[PATCH RFC] Add tiled states per edge

Quentin Glidic sardemff7+wayland at sardemff7.net
Fri Jul 8 09:58:13 UTC 2016

Hi all,

I will try to summarize all the discussion about tiling that this thread 
has generated, and if all goes fine, we will see that we mostly all 
agree with each other.

First, definitions:

Stacking/Floating: this is the “classic” way of managing windows, 
directly inherited from the desktop metaphor. Windows goes “on top of 
each other”, so you cannot see the ones below without moving the ones on 
the front.

Tiling: a rather well-known paradigm, where windows do not hide each 
other. Most of the time, it’s coupled with the idea that no screen space 
should be wasted, but it is not mandatory (see e.g. i3-gaps or even Sway 

Maximize: this concept is mostly tied to stacking/floating, as it is 
meant to make one window cover all others (by covering the whole screen, 
except DE UI). This state is temporary, as focusing another window will 
break it.
It breaks the *feature* (covering all other windows), not the window 
state; but a WM/compositor could revert that state.

Now, let’s see who is using which terms.

 From what Mike said, E(nlightenment) supports both stacking/floating 
and tiling.
In GNOME(-Shell), there is “partial tiling”. With a (few) keystroke(s) 
you can put two windows side-by-side on one screen.
In i3, Sway and any tiling window manager/compositor, tiling is there, 
with usually basic support for stacking/floating, mostly for dialogs or 
to workaround bad behaving clients (Java, Steam).
I am not familiar enough with KDE so I’ll skip it, sorry. :-)

As we can see, GNOME is the outstanding one.
GNOME is using stacking/floating management, no “true” tiling here. The 
“partial tiling” feature is actually, as Mike said, “partial maximize”: 
a temporary “covering part of my screen” feature.

Another relevant point: clients tend to use shadows as resize handlers 

There is a need to tell clients there are tiled (as in “real” tiling),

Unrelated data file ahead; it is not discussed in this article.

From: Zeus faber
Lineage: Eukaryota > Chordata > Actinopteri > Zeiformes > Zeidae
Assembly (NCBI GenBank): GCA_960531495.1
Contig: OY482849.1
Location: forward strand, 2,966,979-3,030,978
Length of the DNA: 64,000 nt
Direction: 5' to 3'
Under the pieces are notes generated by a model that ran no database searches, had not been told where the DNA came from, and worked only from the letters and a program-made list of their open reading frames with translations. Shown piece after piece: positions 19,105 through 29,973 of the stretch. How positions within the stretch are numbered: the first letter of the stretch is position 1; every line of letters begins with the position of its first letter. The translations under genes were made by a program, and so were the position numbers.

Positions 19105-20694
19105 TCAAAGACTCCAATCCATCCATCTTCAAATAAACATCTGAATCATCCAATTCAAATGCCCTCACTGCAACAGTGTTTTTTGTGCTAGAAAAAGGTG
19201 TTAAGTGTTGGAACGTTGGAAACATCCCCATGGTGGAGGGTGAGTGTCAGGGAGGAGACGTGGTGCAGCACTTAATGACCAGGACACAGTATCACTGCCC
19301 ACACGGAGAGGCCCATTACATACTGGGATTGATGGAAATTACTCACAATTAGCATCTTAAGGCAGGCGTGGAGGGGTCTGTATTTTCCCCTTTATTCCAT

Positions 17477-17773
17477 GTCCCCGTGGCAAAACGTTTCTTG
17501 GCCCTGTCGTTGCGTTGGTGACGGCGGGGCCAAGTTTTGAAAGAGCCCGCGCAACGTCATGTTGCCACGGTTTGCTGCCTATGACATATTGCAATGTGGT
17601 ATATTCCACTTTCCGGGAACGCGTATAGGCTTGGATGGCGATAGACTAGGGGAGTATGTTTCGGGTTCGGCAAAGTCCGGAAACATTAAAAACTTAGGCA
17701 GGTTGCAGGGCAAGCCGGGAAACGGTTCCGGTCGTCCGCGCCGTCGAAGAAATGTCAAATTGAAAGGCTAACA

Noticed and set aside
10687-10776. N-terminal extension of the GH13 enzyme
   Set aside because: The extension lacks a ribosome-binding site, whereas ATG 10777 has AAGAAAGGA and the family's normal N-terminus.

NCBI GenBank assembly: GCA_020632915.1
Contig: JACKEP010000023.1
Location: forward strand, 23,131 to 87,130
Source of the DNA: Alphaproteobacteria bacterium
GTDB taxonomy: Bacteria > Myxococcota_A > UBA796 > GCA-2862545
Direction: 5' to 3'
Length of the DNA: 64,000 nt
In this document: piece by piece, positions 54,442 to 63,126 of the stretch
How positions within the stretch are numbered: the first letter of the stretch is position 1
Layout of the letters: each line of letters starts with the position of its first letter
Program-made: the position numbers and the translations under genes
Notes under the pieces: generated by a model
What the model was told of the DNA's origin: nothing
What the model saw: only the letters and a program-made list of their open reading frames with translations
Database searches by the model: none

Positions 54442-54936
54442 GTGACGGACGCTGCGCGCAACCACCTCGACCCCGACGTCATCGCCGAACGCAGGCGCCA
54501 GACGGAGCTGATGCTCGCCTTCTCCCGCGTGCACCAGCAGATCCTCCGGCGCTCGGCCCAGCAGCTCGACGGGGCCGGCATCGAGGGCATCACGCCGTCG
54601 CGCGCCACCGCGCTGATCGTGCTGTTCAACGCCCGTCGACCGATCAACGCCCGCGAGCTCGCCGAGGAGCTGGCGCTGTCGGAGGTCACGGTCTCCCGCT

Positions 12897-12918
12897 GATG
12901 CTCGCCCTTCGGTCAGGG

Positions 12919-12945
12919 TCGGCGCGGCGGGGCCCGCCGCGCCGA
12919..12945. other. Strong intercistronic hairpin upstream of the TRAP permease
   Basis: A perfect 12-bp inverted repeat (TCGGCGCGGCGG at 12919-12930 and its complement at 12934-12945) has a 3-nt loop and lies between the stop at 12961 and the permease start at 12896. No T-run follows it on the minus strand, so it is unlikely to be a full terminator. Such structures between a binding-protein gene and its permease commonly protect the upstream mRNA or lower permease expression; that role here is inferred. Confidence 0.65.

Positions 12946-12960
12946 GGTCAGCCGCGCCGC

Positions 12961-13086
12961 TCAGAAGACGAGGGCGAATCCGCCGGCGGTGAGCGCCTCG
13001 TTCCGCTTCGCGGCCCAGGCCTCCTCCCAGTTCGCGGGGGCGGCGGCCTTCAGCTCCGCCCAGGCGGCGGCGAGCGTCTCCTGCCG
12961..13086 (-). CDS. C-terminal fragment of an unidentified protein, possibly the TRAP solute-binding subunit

but is this the same need as “partial tiling”?
It seems obvious to me that the non-GNOME answer is “no”.

Now, here is my proposal:

A single "tiled" state, for “real” tiling. The client must obey the 
geometry and drop the decorations and shadows. Resizing is initiated by 
the compositor only (either to tile or by explicit user resize action).

GNOME will use the "maximized" state, because it really is that, but 
with a variation: we add some "you-can-draw-stuff-on-<edge>" draw 
states, only meaningful in the "maximized" state.
This means the normal non-maximized draw state is “you can draw 
shadows/borders”, but once maximized, you have to negotiate to still 
render shadows/borders on the potential non-maximized edges.

How are you feeling about it?

Now, one last thing to think about:

As we saw, maximize makes little sense in tiling, so clients should hide 
their maximize/unmaximize button. But Benoit thinks it can be of use. 
The minimize and close buttons are not actually that different.

To me, these should be compositor-specific actions, rather than 
something clients are aware of. IMO, tiling is also “the compositor 
knows better”, and thus the client should not initiate actions.

I hope it makes things a little clearer, and hopefully lead us to a 
final decision.



Quentin “Sardem FF7” Glidic

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